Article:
also, i believe english has become an international language coz the brits ruled the world!!though no denying that it's simpler..but then again maybe its coz we are (almost) brought up with it!!

Nef said...

papa also means dad in french.

Did you ever try latin, they used to declinate words in 6 way not simple nominative , accusative, etc, plus they had the three gender, and an 7th case named locatives, and hundred of tenses... well a hell of a language. no wonder they disappeared.

Hindi does not sound that difficult though?? you are just being lazy to learn the words.

varun said...

latin is bad alright but interestingly, so is the other ancient language 'Sanskrit'. Its jas the same basic rules as latin. So is there a connection in these 2 almost extinct languages? Is the fact, that both these are so tough, the reason why both gave rise to so many 'much simpler' modern languages?

Anyways read ur blog pretty regularly. nice one keep it up. have put u in my blogroll...

arnold said...

nef & varun - yeah, i guess the absurdly high complexity of the ancient languages is wht as indeed lead to their phase out... like the old rhyme goes..

Latin's a dead language,
As dead as dead can be,
It's killed off all the Romans,
And now it's killing me!

But in many ways, languages like latin are simpler to learn because they have a very rigid structure.... there's only one definite method of forming a sentence...

Kunal said...

Btw Dada doesn't mean elder brother in Hindi, it means paternal grandfather. It means elder brother in Marathi.

And of course these languages are related, ever heard of the Indo-Eurpopean language family?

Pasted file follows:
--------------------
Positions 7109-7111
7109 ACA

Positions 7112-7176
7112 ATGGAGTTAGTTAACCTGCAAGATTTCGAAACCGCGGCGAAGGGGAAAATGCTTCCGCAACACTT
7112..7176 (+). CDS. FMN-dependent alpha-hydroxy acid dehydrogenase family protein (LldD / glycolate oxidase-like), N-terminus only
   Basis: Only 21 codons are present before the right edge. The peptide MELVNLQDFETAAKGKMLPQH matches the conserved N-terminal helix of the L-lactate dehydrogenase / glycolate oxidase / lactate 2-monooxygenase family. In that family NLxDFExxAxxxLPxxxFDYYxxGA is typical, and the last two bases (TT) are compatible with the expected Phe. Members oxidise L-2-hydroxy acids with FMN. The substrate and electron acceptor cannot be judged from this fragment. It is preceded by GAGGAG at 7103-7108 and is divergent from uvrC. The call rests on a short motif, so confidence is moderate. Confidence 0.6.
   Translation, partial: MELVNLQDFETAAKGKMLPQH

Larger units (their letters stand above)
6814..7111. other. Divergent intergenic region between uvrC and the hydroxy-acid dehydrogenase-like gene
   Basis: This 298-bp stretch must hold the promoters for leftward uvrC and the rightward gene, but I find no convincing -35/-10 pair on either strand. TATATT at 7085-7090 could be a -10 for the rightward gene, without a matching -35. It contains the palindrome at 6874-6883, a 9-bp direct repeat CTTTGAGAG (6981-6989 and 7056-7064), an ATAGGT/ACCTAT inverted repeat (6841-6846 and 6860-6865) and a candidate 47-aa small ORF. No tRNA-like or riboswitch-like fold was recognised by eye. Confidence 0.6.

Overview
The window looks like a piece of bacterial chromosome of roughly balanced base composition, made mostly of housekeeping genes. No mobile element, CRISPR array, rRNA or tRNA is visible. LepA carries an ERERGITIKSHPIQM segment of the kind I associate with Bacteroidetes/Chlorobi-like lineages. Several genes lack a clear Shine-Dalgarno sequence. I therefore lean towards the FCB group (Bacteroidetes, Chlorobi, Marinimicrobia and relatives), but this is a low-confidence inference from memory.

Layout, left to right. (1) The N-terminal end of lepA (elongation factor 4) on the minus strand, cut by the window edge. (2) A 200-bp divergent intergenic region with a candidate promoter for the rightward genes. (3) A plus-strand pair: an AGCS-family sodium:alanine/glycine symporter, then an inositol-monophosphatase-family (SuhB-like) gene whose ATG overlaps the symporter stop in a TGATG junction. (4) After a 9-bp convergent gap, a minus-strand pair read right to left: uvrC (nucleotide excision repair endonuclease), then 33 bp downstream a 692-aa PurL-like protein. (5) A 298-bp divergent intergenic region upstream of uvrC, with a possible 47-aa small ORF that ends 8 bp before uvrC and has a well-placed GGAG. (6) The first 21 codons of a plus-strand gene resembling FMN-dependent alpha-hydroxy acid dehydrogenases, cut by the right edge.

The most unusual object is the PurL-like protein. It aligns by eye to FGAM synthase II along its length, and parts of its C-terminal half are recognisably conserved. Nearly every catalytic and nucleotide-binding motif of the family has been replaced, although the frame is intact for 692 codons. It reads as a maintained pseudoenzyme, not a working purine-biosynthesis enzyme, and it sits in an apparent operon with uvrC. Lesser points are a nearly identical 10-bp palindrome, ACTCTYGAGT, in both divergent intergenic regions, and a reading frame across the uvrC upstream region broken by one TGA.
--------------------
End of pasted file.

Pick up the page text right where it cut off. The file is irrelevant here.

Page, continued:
English is quite hard for non-native speakers to learn, there are few real rules, many arbit conventions.

Salil said...

IMHO, what one calls his/her relatives (esp mother, father) completely depends upon the vocabulary prevailing in the family. Of course the terms you've mentioned are the more popular ones but I've seen them in various permutations. So there is actually no rigidity regarding their usage, so no generalization can be made.
eg. Dada can be used to address brother, father or grandfather (yes, all in the same Indian language).

arnold said...

ok... sorry about the "dada" thing... am not too familiar with the two languages.. n i dun think english is really all that tough for non native speakers...

Nilesh said...

hey arnold,as u are doing BE(comps),there's one interesting thing here..the extremely tough language to learn- Sanskrit, has been found to be the most suitable language to be applied in the field of computers,according to studies!!

arnold said...

nilesh - how exactly do you mean?? as in becoz it's so structure an well defined? almost like some of the rigid grammars we have for computer languages?

maybe they should add sanskrit to the syllabus!! as if it isnt tough enough already!!

Nilesh said...

yes,exactly,as its so rigidly and strictly structured...frankly, i am not aware of the exact implications and the applications of that..but,well,maybe this well help u a bit-

(ignore the religious part there!!:-))

oh come on,the syllabus isnt tough!!u dont mean that, do u? i mean for drawing knowledge out of it,its not.For writing tomes in the exams,ya, it sure is tough..:-)

Nilesh said...

one must read essay on the topic -

it mentions that sanskrit is the elder sister of latin and greek.

arnold said...

yeah, i dont mean the syllabus is tough from a strictly content point of view.. it's just tht the system sucks.. too much focus on the unimportant stuff.. too much writing of nonsense in the exam... to much focus os memorization instead of comprehension... and basically too little time!! ;)